Wednesday, December 15, 2010

Critical Success Factors for Accountable Care

As health care reform is seeking to restructure how care is delivered and reimbursed, the Accountable Care Organization (ACO) has come forth as a preferred model. A myriad of articles and conferences have appeared in response to the direction from the federal government in the hopes of educating both providers and insurers of not only what will constitute an ACO, but how they must operate to be successful.

Although many of the articles have little value, one written recently on behalf of the Advisory Board Company provides a wealth of knowledge in a well-organized fashion on this proposed model. Entitled “Health Care’s ‘Accountability Movement,' ” this article identifies and expands upon the 15 imperatives for success under accountable care. These 15 are organized into four categories:
• Physician alignment,
• Clinical transformation,
• Payment transformation and
• Information-powered health care.

As conversations about reforming how care is delivered continue and ACOs receive more and more focus, these considerations will become increasingly important.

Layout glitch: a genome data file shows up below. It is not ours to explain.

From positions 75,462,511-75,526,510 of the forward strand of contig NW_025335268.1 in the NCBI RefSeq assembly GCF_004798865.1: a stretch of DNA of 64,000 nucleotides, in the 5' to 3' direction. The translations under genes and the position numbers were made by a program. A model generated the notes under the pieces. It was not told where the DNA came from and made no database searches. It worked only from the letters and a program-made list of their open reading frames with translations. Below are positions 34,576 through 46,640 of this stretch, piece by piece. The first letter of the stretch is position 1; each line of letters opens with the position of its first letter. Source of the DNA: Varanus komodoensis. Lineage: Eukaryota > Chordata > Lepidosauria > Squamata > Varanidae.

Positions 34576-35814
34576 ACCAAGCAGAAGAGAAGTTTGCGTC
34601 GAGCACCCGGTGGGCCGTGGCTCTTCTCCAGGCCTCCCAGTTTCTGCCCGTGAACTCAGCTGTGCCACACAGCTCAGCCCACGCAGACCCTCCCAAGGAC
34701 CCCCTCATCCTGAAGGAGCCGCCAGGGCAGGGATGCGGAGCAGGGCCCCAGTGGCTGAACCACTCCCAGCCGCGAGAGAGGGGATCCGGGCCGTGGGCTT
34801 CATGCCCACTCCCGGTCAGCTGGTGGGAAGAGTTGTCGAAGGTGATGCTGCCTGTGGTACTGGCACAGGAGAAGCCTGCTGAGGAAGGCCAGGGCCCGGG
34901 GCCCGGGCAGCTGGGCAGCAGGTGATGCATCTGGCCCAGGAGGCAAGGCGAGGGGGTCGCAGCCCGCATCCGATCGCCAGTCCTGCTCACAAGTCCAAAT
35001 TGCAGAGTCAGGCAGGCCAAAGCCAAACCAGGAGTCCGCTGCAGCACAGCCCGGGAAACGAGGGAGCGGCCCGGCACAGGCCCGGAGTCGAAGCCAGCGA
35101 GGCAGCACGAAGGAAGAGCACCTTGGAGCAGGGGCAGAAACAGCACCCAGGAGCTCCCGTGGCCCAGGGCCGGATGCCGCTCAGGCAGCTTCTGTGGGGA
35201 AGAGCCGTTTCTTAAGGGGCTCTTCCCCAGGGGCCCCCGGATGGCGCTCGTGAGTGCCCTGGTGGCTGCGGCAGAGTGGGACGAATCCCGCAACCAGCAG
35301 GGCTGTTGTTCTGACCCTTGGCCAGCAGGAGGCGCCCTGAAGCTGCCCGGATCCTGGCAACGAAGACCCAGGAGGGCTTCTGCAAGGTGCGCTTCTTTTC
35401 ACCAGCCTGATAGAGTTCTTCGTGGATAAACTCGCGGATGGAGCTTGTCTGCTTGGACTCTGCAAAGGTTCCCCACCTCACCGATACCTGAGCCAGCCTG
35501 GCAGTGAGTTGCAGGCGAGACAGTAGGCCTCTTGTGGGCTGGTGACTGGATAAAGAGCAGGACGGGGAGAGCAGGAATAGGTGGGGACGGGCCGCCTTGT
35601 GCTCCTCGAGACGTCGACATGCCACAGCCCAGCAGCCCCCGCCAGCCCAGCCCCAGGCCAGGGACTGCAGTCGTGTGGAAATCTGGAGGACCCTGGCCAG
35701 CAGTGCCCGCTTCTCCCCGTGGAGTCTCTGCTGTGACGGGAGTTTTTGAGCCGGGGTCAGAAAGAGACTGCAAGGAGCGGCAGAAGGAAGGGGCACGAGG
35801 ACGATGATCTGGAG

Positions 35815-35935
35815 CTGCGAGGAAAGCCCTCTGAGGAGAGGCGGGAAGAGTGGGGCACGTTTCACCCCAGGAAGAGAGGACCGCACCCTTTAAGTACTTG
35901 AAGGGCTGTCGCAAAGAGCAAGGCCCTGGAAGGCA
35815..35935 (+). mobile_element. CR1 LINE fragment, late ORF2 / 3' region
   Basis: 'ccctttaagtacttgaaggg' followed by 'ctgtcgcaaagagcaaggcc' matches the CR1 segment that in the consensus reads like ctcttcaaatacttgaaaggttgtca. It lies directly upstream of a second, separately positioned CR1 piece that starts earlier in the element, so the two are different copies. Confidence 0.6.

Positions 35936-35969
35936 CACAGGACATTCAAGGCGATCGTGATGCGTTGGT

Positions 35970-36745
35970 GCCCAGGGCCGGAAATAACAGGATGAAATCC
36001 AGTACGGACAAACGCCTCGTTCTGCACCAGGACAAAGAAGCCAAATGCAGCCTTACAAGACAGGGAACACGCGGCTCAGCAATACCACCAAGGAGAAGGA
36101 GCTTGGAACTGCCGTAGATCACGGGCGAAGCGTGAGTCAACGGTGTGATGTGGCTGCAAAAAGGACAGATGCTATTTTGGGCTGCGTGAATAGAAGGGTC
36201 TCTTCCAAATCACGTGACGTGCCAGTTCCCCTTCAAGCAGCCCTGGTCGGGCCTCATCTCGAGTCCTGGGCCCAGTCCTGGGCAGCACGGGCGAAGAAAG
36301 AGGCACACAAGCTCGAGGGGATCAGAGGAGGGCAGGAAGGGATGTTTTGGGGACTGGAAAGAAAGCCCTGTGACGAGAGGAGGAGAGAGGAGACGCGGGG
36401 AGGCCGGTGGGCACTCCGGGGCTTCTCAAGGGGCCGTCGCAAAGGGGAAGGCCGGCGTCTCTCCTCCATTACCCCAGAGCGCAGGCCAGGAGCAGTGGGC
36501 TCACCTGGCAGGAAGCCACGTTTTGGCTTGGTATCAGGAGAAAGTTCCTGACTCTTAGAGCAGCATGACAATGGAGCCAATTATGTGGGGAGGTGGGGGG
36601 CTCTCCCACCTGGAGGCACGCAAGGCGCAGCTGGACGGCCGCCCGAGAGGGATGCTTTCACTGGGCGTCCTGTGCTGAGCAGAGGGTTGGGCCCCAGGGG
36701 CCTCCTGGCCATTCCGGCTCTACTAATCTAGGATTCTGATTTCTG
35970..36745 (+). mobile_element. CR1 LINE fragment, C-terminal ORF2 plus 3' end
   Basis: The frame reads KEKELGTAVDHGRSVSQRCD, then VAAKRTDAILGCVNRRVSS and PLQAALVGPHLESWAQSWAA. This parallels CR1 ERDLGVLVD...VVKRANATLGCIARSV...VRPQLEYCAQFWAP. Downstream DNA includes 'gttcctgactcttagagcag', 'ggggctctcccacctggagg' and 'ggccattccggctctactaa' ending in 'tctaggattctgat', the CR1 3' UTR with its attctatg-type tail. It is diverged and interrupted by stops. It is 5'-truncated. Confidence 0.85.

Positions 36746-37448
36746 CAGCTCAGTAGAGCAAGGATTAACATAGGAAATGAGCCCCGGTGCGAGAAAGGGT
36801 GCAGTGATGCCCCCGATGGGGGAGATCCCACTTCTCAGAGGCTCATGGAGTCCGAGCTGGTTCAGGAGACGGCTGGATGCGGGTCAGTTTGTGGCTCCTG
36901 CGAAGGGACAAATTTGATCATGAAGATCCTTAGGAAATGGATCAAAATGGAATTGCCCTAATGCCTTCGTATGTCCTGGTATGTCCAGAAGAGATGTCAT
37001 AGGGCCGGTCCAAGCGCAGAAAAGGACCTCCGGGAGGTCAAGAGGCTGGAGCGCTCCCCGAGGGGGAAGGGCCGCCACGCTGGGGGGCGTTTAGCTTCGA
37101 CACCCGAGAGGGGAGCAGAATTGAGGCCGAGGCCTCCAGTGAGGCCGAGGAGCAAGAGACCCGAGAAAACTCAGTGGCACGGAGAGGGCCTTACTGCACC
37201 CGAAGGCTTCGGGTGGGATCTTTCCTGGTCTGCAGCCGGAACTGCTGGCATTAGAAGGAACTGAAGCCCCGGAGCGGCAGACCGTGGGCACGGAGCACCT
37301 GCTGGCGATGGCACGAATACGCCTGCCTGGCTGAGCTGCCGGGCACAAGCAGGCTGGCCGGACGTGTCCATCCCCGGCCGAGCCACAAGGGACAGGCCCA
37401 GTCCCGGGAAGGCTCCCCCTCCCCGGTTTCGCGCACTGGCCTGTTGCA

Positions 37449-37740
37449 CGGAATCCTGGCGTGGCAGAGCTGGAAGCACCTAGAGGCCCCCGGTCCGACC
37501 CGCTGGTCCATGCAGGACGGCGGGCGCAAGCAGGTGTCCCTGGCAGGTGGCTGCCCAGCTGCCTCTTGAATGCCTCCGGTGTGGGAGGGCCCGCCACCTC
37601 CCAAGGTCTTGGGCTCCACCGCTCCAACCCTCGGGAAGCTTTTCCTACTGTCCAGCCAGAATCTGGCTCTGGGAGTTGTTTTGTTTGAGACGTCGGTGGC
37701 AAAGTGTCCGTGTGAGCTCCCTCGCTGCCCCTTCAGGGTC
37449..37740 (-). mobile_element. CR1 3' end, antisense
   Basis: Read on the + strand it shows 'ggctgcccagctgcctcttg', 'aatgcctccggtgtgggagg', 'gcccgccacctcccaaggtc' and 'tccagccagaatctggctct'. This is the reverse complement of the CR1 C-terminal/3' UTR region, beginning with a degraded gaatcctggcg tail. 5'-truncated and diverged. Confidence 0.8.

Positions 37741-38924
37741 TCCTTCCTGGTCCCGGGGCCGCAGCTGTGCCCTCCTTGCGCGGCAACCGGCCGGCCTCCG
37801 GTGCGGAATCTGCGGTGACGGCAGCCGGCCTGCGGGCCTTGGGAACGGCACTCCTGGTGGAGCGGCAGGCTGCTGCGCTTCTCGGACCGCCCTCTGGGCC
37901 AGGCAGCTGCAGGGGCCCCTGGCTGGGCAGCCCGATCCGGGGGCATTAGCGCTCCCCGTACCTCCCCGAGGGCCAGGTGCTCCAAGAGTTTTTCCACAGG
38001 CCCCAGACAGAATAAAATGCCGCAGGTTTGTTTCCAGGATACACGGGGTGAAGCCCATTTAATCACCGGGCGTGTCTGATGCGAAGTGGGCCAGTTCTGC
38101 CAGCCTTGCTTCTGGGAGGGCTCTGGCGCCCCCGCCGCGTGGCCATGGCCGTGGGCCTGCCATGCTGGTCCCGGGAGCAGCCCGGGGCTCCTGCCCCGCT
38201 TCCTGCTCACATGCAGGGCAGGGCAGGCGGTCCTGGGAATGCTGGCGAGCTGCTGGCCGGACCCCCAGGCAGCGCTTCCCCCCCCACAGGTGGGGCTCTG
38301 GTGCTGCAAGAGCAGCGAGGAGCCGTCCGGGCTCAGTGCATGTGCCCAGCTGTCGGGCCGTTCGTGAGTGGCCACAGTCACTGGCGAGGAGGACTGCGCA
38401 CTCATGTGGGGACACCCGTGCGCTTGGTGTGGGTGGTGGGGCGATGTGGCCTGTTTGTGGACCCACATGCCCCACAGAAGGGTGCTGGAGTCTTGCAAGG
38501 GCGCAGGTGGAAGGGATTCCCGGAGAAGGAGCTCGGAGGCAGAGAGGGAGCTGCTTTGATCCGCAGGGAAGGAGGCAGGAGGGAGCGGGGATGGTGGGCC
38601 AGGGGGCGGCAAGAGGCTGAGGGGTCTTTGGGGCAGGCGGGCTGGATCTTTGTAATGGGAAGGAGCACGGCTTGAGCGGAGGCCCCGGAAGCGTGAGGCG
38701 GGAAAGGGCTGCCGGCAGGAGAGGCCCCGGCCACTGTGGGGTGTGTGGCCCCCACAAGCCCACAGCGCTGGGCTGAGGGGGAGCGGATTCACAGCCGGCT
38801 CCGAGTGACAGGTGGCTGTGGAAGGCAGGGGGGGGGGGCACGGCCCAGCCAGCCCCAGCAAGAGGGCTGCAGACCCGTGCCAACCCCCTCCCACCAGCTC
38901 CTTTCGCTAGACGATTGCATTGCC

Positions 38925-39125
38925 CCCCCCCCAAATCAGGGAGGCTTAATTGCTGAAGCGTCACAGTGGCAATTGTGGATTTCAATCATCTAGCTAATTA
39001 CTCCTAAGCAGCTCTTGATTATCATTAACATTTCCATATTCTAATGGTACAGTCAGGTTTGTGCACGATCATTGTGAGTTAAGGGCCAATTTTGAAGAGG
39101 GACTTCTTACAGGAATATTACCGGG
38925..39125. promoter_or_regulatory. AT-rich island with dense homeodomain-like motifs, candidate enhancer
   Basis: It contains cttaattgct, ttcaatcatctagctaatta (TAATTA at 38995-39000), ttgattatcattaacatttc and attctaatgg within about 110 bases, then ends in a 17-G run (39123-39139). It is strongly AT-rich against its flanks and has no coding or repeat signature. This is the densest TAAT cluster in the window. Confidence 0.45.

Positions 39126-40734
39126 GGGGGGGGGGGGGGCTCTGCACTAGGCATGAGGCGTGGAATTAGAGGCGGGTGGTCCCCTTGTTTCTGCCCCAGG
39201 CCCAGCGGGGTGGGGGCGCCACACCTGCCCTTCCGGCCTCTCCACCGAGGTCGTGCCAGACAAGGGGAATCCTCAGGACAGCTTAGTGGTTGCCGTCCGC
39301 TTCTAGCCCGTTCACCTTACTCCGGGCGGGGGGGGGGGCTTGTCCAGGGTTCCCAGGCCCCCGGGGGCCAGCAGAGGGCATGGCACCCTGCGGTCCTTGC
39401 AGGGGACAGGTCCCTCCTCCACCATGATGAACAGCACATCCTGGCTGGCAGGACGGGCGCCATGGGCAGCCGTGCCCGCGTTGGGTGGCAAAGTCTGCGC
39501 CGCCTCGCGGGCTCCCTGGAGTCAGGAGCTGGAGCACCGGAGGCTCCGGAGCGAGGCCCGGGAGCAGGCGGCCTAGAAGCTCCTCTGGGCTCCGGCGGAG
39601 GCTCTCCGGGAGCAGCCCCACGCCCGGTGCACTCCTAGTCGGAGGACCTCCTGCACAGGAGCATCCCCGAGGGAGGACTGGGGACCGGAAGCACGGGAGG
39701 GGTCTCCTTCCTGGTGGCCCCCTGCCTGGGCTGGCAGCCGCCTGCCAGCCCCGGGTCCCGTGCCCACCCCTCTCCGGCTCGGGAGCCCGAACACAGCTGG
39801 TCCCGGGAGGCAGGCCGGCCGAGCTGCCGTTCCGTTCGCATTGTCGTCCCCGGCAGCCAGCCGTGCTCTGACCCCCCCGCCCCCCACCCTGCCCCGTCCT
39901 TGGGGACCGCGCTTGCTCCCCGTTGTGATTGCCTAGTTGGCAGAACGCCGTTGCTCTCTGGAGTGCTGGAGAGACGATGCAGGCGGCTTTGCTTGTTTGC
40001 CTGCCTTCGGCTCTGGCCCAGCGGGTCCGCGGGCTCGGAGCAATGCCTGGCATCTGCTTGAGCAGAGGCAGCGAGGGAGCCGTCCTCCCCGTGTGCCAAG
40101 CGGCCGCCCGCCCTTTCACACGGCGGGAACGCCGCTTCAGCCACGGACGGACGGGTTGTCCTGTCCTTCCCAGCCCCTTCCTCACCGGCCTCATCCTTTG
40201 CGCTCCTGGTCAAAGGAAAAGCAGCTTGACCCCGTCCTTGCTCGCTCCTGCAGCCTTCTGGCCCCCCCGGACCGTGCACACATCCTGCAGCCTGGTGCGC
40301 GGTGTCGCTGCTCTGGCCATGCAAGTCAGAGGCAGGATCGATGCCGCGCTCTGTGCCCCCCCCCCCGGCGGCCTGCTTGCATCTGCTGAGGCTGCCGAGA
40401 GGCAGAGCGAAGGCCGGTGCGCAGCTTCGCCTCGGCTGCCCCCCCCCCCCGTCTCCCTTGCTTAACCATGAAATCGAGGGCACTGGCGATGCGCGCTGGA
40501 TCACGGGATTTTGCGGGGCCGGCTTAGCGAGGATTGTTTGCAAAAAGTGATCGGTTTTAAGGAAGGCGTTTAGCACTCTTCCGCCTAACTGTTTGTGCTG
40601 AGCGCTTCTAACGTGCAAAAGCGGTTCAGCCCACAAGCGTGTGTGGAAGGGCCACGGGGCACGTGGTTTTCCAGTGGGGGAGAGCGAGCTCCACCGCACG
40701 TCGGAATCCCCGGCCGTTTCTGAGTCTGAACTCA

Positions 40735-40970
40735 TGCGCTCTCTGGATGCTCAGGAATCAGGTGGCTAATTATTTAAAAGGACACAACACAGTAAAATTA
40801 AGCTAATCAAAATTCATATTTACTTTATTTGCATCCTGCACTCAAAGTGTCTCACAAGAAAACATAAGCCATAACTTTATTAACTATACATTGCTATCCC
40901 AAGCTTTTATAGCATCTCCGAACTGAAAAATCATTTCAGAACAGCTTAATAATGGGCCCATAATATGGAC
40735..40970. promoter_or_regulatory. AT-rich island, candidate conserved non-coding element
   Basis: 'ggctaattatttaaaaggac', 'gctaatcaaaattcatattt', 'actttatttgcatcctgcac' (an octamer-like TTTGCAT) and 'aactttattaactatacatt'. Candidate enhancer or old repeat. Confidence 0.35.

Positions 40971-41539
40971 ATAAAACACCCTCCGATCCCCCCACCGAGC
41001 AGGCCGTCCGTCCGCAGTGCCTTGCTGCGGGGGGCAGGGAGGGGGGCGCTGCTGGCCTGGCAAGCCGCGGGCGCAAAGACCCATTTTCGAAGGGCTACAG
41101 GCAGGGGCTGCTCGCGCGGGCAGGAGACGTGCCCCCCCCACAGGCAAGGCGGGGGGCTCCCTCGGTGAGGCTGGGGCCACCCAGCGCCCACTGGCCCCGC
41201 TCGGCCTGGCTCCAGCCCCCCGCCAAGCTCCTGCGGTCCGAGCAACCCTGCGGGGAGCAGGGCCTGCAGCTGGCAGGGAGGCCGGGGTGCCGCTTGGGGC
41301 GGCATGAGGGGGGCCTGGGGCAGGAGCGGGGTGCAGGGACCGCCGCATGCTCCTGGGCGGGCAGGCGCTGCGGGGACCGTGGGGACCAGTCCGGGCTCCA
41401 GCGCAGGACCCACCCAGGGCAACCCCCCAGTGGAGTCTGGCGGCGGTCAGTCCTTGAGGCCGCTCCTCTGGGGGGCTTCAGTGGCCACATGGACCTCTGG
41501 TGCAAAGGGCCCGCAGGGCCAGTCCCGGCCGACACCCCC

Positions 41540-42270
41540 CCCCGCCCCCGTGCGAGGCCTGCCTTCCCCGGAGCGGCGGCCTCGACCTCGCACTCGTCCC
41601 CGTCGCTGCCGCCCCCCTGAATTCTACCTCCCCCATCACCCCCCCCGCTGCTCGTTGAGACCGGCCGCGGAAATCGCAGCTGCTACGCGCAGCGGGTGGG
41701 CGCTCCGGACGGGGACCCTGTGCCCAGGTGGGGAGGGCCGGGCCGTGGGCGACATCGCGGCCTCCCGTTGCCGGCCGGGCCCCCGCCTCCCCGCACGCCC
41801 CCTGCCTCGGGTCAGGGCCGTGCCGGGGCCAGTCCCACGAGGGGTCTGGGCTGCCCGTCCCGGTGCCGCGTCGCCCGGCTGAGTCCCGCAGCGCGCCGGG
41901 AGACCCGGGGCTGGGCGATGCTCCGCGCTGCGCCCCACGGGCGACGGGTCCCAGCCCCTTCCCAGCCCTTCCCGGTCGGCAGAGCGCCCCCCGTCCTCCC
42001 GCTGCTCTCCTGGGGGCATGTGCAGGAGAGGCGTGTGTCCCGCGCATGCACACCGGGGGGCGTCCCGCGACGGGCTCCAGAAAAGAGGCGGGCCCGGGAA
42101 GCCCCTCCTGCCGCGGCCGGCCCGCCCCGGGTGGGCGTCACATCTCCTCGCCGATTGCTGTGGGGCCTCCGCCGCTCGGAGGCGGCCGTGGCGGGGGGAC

S said...

In caring so well for your patients, YOUR treatment of YOUR employees is critically POOR. As of today, YOUR Houston area closed due to YOUR fault and informed EMPLOYEES that they would have to pay for their own time out of their PTO bank; if their PTO balance is zero, then they will NOT be compensated for YOUR lack in excution. I would think if such CHARITY exist for your patients such CHARITY would extend to your employees especially when it was CHRISTUS' fault or should I say, YOUR fault.

What are YOU going to do about that? How are YOU going to rectify this error and ENSURE that YOUR employees are treated justly?

Please note, this is NOT the first time that YOUR company had made such a decision.

Dr. Tom said...

Hi S,
I'm sorry to hear that you are unhappy with your PTO time. All of our Associates accumulate a set amount of PTO hours based on a schedule that we communicate at the time of employment. But we’re always open to suggestions and talking more about this. Please send us an email at communications [at], and I’ll make sure we put you in touch with your HR team, who can help resolve your concerns. Thanks for reading the blog and taking the time to dialogue with me!